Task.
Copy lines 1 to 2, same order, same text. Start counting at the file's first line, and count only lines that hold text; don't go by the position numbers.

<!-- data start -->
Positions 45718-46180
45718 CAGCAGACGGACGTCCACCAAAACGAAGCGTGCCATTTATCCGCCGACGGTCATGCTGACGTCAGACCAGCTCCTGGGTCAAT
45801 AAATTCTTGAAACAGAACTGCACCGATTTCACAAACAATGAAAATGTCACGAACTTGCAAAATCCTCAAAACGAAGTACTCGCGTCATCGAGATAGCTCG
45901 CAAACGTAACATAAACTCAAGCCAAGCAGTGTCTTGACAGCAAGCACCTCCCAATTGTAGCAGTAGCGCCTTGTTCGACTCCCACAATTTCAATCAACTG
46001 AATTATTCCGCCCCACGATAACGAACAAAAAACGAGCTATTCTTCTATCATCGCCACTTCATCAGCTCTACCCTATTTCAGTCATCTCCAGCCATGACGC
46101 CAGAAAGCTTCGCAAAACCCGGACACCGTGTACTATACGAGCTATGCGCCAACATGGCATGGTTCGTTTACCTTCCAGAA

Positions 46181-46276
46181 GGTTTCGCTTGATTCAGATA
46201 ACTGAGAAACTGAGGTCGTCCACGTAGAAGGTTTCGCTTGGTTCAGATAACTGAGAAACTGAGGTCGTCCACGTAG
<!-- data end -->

Positions 45718-46180
45718 CAGCAGACGGACGTCCACCAAAACGAAGCGTGCCATTTATCCGCCGACGGTCATGCTGACGTCAGACCAGCTCCTGGGTCAAT